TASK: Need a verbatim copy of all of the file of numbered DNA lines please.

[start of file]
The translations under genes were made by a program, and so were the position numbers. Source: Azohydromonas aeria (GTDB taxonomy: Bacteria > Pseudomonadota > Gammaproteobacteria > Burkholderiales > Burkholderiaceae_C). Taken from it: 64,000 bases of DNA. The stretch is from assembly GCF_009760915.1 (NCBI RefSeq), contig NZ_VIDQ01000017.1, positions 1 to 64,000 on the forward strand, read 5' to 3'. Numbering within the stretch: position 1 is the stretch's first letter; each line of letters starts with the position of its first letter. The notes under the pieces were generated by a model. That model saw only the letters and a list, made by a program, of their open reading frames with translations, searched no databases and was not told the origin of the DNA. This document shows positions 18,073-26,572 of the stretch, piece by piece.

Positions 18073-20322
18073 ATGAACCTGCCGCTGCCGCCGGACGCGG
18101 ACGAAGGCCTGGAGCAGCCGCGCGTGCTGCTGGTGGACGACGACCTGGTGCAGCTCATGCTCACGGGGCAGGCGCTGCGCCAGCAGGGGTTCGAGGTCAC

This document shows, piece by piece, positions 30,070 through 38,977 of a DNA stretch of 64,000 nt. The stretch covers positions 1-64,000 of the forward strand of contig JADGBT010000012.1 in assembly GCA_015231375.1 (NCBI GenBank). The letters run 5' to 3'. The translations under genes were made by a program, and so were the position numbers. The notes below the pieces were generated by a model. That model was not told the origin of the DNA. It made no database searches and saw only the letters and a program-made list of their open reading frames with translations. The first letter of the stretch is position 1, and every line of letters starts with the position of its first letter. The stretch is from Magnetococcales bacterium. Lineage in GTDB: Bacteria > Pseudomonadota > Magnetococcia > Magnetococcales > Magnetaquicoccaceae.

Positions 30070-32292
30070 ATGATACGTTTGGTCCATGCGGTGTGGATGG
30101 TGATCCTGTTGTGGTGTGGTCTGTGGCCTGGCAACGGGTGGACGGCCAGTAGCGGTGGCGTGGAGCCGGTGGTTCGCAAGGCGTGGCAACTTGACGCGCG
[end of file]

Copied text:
The translations under genes were made by a program, and so were the position numbers. Source: Azohydromonas aeria (GTDB taxonomy: Bacteria > Pseudomonadota > Gammaproteobacteria > Burkholderiales > Burkholderiaceae_C). Taken from it: 64,000 bases of DNA. The stretch is from assembly GCF_009760915.1 (NCBI RefSeq), contig NZ_VIDQ01000017.1, positions 1 to 64,000 on the forward strand, read 5' to 3'. Numbering within the stretch: position 1 is the stretch's first letter; each line of letters starts with the position of its first letter. The notes under the pieces were generated by a model. That model saw only the letters and a list, made by a program, of their open reading frames with translations, searched no databases and was not told the origin of the DNA. This document shows positions 18,073-26,572 of the stretch, piece by piece.

Positions 18073-20322
18073 ATGAACCTGCCGCTGCCGCCGGACGCGG
18101 ACGAAGGCCTGGAGCAGCCGCGCGTGCTGCTGGTGGACGACGACCTGGTGCAGCTCATGCTCACGGGGCAGGCGCTGCGCCAGCAGGGGTTCGAGGTCAC

This document shows, piece by piece, positions 30,070 through 38,977 of a DNA stretch of 64,000 nt. The stretch covers positions 1-64,000 of the forward strand of contig JADGBT010000012.1 in assembly GCA_015231375.1 (NCBI GenBank). The letters run 5' to 3'. The translations under genes were made by a program, and so were the position numbers. The notes below the pieces were generated by a model. That model was not told the origin of the DNA. It made no database searches and saw only the letters and a program-made list of their open reading frames with translations. The first letter of the stretch is position 1, and every line of letters starts with the position of its first letter. The stretch is from Magnetococcales bacterium. Lineage in GTDB: Bacteria > Pseudomonadota > Magnetococcia > Magnetococcales > Magnetaquicoccaceae.

Positions 30070-32292
30070 ATGATACGTTTGGTCCATGCGGTGTGGATGG
30101 TGATCCTGTTGTGGTGTGGTCTGTGGCCTGGCAACGGGTGGACGGCCAGTAGCGGTGGCGTGGAGCCGGTGGTTCGCAAGGCGTGGCAACTTGACGCGCG